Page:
Too Much Nitrogen will Starve Your Lawn and Ruin Your Soil

By Allyn Paul, filed under Lawn Tips.

A balanced diet is important for your body’s health, and your lawn needs a balanced diet too.

a typical DIY broadcast lawn spreaderThe three numbers on the bag of fertilizer are important because they tell you the makeup of the product, much like the Nutrition Facts label on the side of a cereal box; but you still need to know how to utilize that label in order to make the right decisions.

The first number on the fert bag represents Nitrogen, which makes the grass green. The problem is, that most of you good-intentioned DIYers think that more nitrogen means greener grass.

Your turf can only consume so much nitrogen over a period of time, and anything more in the soil is going to cause problems. In addition, high nitrogen fertilizers, even when applied properly, do very little for the long-term health of your turf.

The first problem with an over-abundance of nitrogen is burned-up grass! That’s right, when people talk about their grass being “burned,” it usually means they put down high nitrogen fertilizer in epidemic quantities. If you don’t believe me, try it: drop a handful in a small pile in your lawn and see what happens in about a week. The same thing happens when your dog urinates on your lawn in the same spot repeatedly.
Too much nitrogen in the soil will also thin out turf, as well as kill earth worms and other soil-enriching organisms. And remember, healthy soil is the foundation for healthy turf.

Don’t get me wrong, we do want nitrogen in the lawn, but in quantities suitable for proper growth and in balance with other lawn nutrients. My recommendation is that you:

  1. Utilize slow-release fertilizer products. You should look for ones that are labeled as Sulfur Coated Urea (SCU) or any other such terminology such as “long-lasting feed.” In addition, most organic lawn fertilizers are slow-release by nature and are a good choice as long as outside temperatures are above 50 degrees. (organics do not breakdown in the cold)
  2. Use a broadcast spreader instead of a drop spreader. A broadcast fertilizer spreader throws the materials out in wide, well-distributed patterns that tend to keep the fertilizer from clumping or congregating. Drop spreaders, on the other hand, do just that: drop mass amounts into the lawn which increases the chance of over-fertilizing. With a broadcast spreader, overlap your pattern back to the wheel marks of the previous pass.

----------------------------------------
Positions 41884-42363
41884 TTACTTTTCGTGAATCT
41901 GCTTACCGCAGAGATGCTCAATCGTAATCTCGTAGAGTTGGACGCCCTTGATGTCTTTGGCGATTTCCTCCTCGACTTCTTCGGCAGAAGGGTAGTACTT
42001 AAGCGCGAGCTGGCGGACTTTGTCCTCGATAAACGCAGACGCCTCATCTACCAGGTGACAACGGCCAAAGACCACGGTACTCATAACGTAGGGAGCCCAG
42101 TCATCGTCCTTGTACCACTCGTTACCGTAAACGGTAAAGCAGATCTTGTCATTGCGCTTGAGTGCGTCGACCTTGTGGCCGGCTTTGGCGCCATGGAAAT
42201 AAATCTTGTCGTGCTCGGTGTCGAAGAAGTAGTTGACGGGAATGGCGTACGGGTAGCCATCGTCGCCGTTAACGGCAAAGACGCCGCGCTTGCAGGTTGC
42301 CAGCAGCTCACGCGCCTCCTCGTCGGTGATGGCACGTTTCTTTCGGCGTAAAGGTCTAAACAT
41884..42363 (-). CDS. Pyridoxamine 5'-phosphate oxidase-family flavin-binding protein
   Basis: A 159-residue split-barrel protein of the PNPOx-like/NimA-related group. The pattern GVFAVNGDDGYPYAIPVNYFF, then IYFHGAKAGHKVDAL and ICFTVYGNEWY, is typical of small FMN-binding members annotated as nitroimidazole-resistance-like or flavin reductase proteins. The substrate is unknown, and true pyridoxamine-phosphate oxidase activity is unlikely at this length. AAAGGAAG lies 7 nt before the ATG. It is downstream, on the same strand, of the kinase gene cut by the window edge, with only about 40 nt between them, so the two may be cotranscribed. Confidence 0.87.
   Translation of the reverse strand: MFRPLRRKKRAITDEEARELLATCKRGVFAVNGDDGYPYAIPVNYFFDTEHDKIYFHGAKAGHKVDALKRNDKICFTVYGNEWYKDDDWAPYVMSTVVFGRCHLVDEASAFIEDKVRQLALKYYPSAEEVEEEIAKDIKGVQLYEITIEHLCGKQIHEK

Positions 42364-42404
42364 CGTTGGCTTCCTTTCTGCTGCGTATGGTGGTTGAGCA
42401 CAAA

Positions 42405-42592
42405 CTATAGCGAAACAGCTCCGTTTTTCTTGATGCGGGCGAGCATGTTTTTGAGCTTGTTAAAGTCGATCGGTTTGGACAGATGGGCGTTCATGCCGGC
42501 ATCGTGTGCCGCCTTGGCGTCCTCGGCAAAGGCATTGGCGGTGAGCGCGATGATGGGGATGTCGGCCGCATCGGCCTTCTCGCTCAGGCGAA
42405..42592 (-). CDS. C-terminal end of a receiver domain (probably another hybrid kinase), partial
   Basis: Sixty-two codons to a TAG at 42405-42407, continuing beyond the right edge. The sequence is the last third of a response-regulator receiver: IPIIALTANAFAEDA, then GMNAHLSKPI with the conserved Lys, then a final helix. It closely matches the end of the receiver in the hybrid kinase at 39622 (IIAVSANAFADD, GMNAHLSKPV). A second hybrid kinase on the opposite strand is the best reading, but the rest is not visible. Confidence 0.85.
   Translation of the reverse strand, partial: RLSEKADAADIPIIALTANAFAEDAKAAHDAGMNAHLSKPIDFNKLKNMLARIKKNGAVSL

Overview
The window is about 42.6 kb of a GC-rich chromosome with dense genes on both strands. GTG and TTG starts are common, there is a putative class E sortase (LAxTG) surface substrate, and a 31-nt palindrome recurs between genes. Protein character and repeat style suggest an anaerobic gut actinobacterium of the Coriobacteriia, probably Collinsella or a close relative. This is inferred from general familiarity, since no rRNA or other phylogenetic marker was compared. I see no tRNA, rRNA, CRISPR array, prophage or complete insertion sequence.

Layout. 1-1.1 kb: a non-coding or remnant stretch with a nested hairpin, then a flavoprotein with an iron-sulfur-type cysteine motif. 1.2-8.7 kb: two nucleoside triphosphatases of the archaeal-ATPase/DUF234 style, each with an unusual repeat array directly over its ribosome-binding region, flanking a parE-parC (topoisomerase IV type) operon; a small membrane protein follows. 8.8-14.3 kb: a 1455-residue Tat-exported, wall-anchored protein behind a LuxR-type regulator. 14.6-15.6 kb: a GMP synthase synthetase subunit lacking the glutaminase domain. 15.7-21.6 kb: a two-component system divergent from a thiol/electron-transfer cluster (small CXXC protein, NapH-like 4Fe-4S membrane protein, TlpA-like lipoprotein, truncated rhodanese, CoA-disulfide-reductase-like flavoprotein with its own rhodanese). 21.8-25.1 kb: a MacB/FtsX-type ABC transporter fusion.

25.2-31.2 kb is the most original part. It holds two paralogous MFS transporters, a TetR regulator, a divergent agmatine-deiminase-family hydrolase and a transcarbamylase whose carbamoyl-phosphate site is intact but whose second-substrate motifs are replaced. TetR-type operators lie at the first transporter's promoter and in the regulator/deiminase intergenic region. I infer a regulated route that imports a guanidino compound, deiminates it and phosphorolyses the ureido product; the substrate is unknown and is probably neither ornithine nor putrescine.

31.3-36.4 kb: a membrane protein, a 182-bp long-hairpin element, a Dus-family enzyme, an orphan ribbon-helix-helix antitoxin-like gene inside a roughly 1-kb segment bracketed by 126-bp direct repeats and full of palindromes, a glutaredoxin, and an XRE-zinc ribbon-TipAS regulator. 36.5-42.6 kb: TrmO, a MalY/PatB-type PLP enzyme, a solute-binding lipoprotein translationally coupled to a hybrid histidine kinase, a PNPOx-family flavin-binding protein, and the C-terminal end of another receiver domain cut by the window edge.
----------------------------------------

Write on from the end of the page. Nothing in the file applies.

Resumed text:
3. Be sure that you are putting down the recommended amount of productper 1,000 square feet. If you buy a bag of fert that is labeled to cover 5,000 square feet, and you only get that bag to cover your small front lawn, then you’re putting too much down! Your lawn’s square footage is calculated by measuring sections and multiplying length by width. (See my awesome diagram for more info.) It may take some practice to get the coverage just right, so start with a lower setting (one that does not shoot out much product) and walk the lawn with the spreader and see how you come out. Then, 6 weeks later on your next application, adjust accordingly until you get it just right.
  4. Purchase products with some potassium in them too and not just a bunch of nitrogen. Look for ratings of 20-20-10 or 15-15-15 instead of ratings of 33-3-3 or 28-2-5. (more info on the numbers on the fertilizer bag here)

how to measure your lawn
Nitrogen to a lawn is like candy to your kids.
Your kids love to eat candy, and will eat it everyday, all the time if you allow it, and it will eventually cause them major health problems. They need fruits, vegetables and protein in addition to that sugar rush they crave!